2017 JAMA cardiology Controlled trial quality: predicted high

54. Statins for primary and secondary prevention of cardiovascular disease

Statins for primary and secondary prevention of cardiovascular disease

2017 DynaMed Plus

58. Non-Statin Therapies For LDL-Cholesterol Lowering in the Management of Atherosclerotic Cardiovascular Disease Risk

-effectiveness estimates were also provided. These considerations may help clinicians and patients to quantify the potential bene?ts of adding ezetimibe therapy or PCSK9 inhibitors in secondary pre- vention and in primary prevention among patients with LDL-C$190 mg/dL. Based on the important evidence of signi?cant bene?tin cardiovascular event reduction with the addition of evolo- cumab to maximally tolerated statin, with or without eze- timibe, and other new perspectives reviewed in the previous text (...) interactions, and consider patient prefer- ences. The interindividual variability in response to evo- locumab has not been reported. It is reasonable to engage in aclinician–patientdiscussionwith consideration of net risk reduction bene?ts of a PCSK9 inhibitor, cost, administration by subcutaneous injection, every 14-day or monthly dosing schedule, and storage requirements (refrigeration). If a PCSK9 inhibitor is prescribed, clini- cians should continue maximally tolerated statin and monitoring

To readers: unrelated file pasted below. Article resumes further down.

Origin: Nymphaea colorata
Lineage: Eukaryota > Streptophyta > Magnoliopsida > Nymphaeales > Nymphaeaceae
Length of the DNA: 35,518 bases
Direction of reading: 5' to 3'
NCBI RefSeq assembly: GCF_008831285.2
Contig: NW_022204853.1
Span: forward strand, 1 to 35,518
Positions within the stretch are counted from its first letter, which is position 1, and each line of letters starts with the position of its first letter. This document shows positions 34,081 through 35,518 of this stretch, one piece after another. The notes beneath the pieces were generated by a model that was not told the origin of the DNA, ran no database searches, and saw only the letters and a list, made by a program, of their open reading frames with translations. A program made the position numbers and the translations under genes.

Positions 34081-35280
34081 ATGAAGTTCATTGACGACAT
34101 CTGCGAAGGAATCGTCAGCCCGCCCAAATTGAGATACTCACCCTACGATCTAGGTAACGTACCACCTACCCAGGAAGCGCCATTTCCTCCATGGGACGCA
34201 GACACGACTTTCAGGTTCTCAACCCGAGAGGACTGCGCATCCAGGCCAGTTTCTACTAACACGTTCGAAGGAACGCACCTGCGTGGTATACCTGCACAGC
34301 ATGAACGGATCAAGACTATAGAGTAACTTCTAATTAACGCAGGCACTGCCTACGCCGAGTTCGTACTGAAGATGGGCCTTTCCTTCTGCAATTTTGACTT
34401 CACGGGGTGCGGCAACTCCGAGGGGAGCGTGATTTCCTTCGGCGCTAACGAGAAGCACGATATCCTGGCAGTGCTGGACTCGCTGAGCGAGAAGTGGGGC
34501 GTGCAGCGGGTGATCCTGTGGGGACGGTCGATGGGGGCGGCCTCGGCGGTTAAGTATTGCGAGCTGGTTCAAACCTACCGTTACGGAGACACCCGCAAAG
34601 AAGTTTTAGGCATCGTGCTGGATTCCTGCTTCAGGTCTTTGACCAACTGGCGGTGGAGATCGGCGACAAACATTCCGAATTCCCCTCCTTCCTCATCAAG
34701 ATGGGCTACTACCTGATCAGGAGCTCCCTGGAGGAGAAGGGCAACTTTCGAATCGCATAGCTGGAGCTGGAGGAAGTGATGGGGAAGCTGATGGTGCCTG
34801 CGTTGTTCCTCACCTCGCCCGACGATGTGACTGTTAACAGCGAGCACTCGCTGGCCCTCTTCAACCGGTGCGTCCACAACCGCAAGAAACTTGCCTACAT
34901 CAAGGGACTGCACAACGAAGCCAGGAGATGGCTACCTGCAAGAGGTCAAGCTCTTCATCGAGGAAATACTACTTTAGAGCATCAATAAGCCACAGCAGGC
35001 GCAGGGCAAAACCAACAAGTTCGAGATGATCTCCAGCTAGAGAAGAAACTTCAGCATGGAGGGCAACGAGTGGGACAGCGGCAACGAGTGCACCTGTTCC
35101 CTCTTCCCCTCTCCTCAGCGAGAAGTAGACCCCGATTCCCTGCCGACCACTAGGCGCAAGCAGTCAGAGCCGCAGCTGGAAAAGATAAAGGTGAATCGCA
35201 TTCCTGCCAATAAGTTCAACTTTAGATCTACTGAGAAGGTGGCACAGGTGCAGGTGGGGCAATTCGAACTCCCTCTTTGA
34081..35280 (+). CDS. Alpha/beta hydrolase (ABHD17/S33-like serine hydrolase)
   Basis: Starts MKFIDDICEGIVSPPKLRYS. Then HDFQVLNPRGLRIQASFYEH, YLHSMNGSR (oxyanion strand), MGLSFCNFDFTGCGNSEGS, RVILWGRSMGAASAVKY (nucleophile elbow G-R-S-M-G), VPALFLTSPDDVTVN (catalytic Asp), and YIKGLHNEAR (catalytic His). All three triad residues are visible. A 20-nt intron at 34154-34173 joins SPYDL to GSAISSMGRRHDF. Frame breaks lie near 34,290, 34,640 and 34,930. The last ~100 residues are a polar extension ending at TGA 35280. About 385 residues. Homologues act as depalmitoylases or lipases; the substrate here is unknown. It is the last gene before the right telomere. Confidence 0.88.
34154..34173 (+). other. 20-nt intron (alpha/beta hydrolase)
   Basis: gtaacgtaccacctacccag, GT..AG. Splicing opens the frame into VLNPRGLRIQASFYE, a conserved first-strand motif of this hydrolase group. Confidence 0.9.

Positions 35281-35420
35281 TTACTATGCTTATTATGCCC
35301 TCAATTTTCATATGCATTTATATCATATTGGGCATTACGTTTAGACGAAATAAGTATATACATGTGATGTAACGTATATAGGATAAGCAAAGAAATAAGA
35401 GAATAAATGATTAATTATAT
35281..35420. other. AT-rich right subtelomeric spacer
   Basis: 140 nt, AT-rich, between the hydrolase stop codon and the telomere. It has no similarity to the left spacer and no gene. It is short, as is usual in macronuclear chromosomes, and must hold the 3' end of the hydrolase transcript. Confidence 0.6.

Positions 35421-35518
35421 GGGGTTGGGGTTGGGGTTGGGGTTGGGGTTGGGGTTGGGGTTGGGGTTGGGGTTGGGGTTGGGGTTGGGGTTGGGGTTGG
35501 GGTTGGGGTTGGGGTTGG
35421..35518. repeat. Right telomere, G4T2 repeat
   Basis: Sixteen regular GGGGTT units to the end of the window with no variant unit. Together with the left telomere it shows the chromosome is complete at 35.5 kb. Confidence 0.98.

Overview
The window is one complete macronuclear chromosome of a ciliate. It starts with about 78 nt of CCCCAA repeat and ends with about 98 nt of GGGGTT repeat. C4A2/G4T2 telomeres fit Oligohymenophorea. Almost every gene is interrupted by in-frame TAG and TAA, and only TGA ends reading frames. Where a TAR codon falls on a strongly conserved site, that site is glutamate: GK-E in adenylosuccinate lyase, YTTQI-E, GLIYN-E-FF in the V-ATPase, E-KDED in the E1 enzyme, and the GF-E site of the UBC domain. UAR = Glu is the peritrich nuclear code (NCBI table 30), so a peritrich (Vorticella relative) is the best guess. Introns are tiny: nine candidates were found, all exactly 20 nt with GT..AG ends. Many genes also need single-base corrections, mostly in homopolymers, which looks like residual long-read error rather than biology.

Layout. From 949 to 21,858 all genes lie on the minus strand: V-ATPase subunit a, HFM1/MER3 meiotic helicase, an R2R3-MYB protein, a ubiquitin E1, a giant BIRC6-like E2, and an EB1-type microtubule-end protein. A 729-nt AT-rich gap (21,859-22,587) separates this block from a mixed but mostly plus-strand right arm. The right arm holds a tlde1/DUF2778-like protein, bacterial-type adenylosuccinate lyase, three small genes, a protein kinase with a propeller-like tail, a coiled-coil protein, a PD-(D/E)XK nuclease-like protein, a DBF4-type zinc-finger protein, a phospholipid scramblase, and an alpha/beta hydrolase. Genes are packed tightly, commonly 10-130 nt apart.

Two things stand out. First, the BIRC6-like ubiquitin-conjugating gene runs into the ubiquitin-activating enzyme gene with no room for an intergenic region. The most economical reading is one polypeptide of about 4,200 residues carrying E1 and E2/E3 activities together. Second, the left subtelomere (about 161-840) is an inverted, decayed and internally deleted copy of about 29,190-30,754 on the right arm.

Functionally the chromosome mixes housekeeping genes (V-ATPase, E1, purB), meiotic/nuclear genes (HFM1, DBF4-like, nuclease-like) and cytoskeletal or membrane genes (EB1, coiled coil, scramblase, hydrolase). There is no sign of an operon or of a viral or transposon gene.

2017 American College of Cardiology

59. Perspective on Trends in Statin Use Full Text available with Trip Pro

Perspective on Trends in Statin Use 27842177 2018 11 13 2380-6591 2 1 2017 Jan 01 JAMA cardiology JAMA Cardiol Perspective on Trends in Statin Use. 11-12 10.1001/jamacardio.2016.4710 Weintraub William S WS Christian Care Health System, Newark, Delaware. eng U54 GM104941 GM NIGMS NIH HHS United States Journal Article United States JAMA Cardiol 101676033 2016 11 15 6 0 2016 11 15 6 0 2016 11 15 6 0 ppublish 27842177 2583423 10.1001/jamacardio.2016.4710 PMC5621636 NIHMS863753 Health Aff (Millwood

2017 JAMA cardiology

60. Unblinded ASCOT study results do not rule out that muscle symptoms are an adverse effect of statins

Unblinded ASCOT study results do not rule out that muscle symptoms are an adverse effect of statins Unblinded ASCOT study results do not rule out that muscle symptoms are an adverse effect of statins | BMJ Evidence-Based Medicine We use cookies to improve our service and to tailor our content and advertising to you. You can manage your cookie settings via your browser at any time. To learn more about how we use cookies, please see our . Log in using your username and password For personal (...) accounts OR managers of institutional accounts Username * Password * your user name or password? Search for this keyword Search for this keyword Main menu Log in using your username and password For personal accounts OR managers of institutional accounts Username * Password * your user name or password? You are here Unblinded ASCOT study results do not rule out that muscle symptoms are an adverse effect of statins Article Text Commentary: General medicine Unblinded ASCOT study results do not rule out

2017 Evidence-Based Medicine